The Russell 2000 has joined its large-cap brethren at new rally highs this week, but upside progress in this small-cap-centric instrument is likely to be sporadic in the first quarter, despite the seasonally favorable bias. This lagging performance could drag on the broader market as it attempts to regain price levels from 2007 and 2008.

This isn't to say I wouldn't buy individual small caps showing bullish patterns this month, especially where the red hot China plays are concerned. Rather, I think the group as a whole is headed into murky waters, perhaps weighed down by a relapse in the dollar as we discover the U.S. economy isn't as strong as many analysts now believe.

In fact, the commodity markets' recent resiliency, including precious metals and crude oil, suggests the dollar's December strength may have been an aberration ahead of a new wave that lifts the euro well above $1.50. Personally, that would break my heart, with a European trip coming up in March, but it makes sense given the turnaround we're seeing in related cross-markets.

As we know, small-cap stocks were held hostage to the dollar carry trade through 2009 because their domestic-focused revenue couldn't compete with multinational big caps. So, although the group has come roaring out of the gate in the new year, the good vibes might be short-lived. Sadly, there's support for this argument in the daily and weekly index charts.

The Russell 2000 weekly chart highlights the steep bear-market decline between 856 and 344. The index bottomed out in March of last year, then shot higher in a two-wave rally, with a 50% retracement of the entire decline in September. It then dropped into a corrective pattern, until this week's breakout to a fifteen-month high.

Note the index faced major resistance between 650 and 700. This price level marks the 62% retracement of the 2007-2009 decline, as well as the 78.6% retracement of the September 2008 to March 2009 decline. Now, take a look at what happened in October 2008 when the index dropped to the triple lows carved out between January and July of that year.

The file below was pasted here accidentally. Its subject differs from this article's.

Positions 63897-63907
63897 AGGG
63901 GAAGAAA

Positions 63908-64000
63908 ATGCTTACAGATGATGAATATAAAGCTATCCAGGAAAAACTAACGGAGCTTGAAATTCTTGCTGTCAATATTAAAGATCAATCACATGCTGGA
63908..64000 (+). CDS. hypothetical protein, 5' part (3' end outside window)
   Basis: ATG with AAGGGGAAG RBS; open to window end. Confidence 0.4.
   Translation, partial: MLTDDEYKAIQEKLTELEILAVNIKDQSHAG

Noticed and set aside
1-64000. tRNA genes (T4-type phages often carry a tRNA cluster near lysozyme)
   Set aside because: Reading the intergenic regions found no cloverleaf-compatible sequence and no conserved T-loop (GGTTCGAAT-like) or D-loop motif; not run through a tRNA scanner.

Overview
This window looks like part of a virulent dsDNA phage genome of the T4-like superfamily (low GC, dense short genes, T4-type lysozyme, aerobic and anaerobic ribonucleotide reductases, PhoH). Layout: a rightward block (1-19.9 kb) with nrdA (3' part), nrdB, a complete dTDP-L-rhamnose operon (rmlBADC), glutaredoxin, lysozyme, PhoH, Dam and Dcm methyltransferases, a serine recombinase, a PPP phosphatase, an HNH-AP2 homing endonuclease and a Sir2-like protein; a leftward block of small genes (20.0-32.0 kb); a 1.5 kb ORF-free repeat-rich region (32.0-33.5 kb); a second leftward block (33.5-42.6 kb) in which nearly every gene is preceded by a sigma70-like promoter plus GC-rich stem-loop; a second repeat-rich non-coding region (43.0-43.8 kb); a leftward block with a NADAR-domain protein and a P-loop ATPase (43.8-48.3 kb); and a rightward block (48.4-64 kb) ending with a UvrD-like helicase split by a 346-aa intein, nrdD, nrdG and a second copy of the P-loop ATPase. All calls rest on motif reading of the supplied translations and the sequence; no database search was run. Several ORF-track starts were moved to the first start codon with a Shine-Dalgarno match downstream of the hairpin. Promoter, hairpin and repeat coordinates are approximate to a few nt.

The index broke through that support level and dived, joining other market groups in the credit-driven crash. The recovery that began last March is now approaching this breakdown level, marking the third barrier converging in the relatively narrow band highlighted in the green box.

The current price-thrust also marks the fifth wave of the rally off the March low. In Elliott Wave lore, trends unfold over a total of five waves -- three in the direction of the primary trend and two opposing consolidative patterns. Once this wave structure is complete, the instrument is vulnerable to an opposing trend that can retrace at least 50% of the prior rally.

The overall pattern indicates the Russell 2000 will enter a steep correction by the second quarter, dropping as low as 500 to 550. For now, however, the index has just broken out and is enjoying its third and final rally wave. My advice, given the mixed dynamics, is to make hay while the sun shines, then get out of the way.

Hopefully, the index will rise into the more generous target, near 700, before the larger-scale reversal kicks in. Such a rally would fulfill a price move equal in length to the second primary wave, which unfolded between July and September. It would also roughly correspond with the slope of the higher lows in place for the past six months.

In any case, price action should give us ample warning before the small-cap rally ultimately fades into an extended correction. For now, I would continue to buy the sector until the 600 level is broken. Please note: That line in the sand is converging and aligning with the 50-day moving average and trend-line support.

To be truthful, my bearishness about small-cap stocks is in line with my equally cautious outlook on the major averages, which I believe will stall in the next few weeks, then spend a good part of 2010 consolidating last year's outsized gains. However, I don't intend to head for the caves early and miss whatever opportunities this early January market might offer.

Alan Farley provides daily stock picks and commentary with his "Daily Swing Trade" newsletter.

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At the time of publication, Farley held no positions in any of the stocks mentioned, although holdings can change at any time.

Alan Farley is a private trader and publisher of

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